(nyoo' zi) A city located in the northeast section of the fertile crescent, and then named Gasur, that flourished under Sargon shortly before 2000 B.C. Few cities that are not mentioned in the Old Testament contribute to its understanding as significantly as Nuzi (modern Yorghan Tepe). Its most relevant history, as far as the Old Testament is concerned, is its revival as part of the Hurrian kingdom, situated in the state of Mitanni, about 1500 B.C., about the time of the Israelites' bondage in Egypt. Twenty thousand Akkadian documents have been found at Nuzi that reflect primarily the legal, social, and economic situation of Mesopotamian culture about 2000-1400 B.C. The sociological importance of this discovery is estimated differently among scholars. Most scholars accept the value for general Near Eastern studies and biblical background, and some use the information to determine the date of the patriarchs and the literature about them according to biblical parallels with Nuzi customs.
Some parallels are more exact than others, but the following examples can be cited as relevant to patriarchal and later Israelite culture. Marriage customs of Nuzi and the patriarchs converge when we hear Rachel and Leah complain how their father Laban unfairly hoarded their dowry and left them nothing, contrary to provisions they expected under Nuzi-like marriage arrangements (Genesis 31:14-16). In spite of this injustice, Laban later relied on the honor of Jacob to conform to the custom of not marrying additional wives (Genesis 31:50). In the case of infertility, both Rachel and Leah offered their maids as surrogate mates that would bear sons to their husband Jacob, a convention seen also at Nuzi (Genesis 30:1-13). Jacob's grandmother, Sarah, had done the same for Abraham (Genesis 16:1-4), assuming as one would have in Nuzi, that the child would be hers (Genesis 16:2). Up to that point, Abraham had despaired that his servant Eliezer was his only legal heir, hinting that he had adopted Eliezer for this purpose, according to Nuzi custom (Genesis 15:2). Two further parallels in the area of inheritance are found in Jacob's verbally removing Reuben's privileges as the first born because of his sin against his father (Genesis 49:2-4), and the transfer of inheritance between the brothers Esau and Jacob (Genesis 25:27-34); both cases indicate prerogatives provided in Nuzi law. Though the exact reason why Rachel stole her father's idols is not explained in the Bible (Genesis 31:19,Genesis 31:27-32), the importance of possessing one's father's idols appears at Nuzi as well. Nuzi parallels with Israelite law are also very interesting. The double portion granted to the firstborn on the basis of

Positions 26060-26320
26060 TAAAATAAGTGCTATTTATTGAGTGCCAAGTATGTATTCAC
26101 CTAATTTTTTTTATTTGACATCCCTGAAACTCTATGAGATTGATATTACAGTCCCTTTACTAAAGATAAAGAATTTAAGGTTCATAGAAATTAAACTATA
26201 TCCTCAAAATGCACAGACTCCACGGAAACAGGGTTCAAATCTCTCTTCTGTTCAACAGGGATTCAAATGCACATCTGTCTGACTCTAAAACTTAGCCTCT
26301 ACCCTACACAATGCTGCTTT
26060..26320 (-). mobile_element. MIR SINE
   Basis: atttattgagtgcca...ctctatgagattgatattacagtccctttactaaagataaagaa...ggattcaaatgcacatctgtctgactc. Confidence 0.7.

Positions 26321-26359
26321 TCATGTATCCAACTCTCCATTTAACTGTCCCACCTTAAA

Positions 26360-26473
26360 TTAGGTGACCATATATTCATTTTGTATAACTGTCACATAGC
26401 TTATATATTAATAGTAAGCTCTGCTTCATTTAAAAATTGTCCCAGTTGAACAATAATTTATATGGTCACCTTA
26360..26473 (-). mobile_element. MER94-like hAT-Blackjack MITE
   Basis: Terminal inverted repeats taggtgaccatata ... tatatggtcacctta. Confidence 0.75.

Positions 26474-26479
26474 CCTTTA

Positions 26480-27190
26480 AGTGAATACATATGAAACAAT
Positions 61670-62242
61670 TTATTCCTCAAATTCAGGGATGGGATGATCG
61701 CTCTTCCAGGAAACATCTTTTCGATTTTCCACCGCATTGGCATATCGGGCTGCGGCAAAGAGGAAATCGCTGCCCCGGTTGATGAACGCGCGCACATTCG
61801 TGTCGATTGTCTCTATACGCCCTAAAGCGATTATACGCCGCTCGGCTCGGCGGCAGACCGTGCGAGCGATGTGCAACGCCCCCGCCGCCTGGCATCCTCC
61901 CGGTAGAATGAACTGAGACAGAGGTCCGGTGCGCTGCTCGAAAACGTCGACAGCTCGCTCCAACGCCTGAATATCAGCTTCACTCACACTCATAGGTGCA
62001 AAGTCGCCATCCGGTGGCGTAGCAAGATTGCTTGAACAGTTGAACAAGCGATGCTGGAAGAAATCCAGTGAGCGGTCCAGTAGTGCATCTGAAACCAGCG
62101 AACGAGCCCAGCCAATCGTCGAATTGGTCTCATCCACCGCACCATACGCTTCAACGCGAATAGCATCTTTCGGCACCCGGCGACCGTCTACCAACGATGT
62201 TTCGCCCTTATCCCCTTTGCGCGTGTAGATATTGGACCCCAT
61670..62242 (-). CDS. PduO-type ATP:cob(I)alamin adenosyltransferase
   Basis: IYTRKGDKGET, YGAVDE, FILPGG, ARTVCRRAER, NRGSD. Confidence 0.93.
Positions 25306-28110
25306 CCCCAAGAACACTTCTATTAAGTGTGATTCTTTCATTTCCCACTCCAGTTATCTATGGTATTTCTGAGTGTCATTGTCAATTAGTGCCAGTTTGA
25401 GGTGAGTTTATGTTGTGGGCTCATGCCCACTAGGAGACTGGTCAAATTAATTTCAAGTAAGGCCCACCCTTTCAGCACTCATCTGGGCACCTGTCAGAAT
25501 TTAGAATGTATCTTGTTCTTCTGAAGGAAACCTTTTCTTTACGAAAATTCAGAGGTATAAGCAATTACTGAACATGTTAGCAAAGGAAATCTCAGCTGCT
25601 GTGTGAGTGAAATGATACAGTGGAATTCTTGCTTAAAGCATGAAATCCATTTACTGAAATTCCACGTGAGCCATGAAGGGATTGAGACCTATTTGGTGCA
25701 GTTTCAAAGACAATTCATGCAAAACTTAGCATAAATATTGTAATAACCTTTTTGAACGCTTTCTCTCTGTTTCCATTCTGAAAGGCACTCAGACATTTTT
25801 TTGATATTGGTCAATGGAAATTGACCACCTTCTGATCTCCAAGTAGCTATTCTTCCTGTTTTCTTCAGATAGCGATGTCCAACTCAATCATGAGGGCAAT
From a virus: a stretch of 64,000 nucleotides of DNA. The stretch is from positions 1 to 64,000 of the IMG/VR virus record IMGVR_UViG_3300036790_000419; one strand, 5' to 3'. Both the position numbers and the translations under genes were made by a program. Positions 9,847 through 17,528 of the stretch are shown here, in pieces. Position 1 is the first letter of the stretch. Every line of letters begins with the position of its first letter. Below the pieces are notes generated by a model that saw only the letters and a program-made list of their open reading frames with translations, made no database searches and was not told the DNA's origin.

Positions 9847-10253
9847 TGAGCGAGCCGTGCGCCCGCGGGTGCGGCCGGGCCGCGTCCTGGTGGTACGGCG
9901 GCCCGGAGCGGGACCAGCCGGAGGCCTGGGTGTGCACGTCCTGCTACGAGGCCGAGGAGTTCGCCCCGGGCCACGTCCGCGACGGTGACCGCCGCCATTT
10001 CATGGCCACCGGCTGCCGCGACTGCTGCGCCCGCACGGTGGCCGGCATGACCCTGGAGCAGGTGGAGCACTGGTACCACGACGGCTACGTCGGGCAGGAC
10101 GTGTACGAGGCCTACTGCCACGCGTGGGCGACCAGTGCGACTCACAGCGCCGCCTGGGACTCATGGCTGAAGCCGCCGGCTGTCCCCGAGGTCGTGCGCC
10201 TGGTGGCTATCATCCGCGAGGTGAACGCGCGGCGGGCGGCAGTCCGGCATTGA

Deuteronomy 21:15-17 (compare
Genesis 48:21-22), the occasional rights of daughters to be heirs (Numbers 27:8), cancellation of debts after so many years (Deuteronomy 15:1-3), are examples.
The name “Hebrew” for an alien as Joseph was in Egypt (Genesis 39:13-14), and as the Israelites were in that country (Exodus 1:15-19) or while in Philistia (1 Samuel 14:21), is very similar to the same use of the term habiru found in the Nuzi documents and elsewhere. This sheds light on the perpetual discussion of the source and meaning of this significant name for the Israelites. See Archaeology; Abraham; Mesopotamia; Habiru; Patriarchs; Hurriam.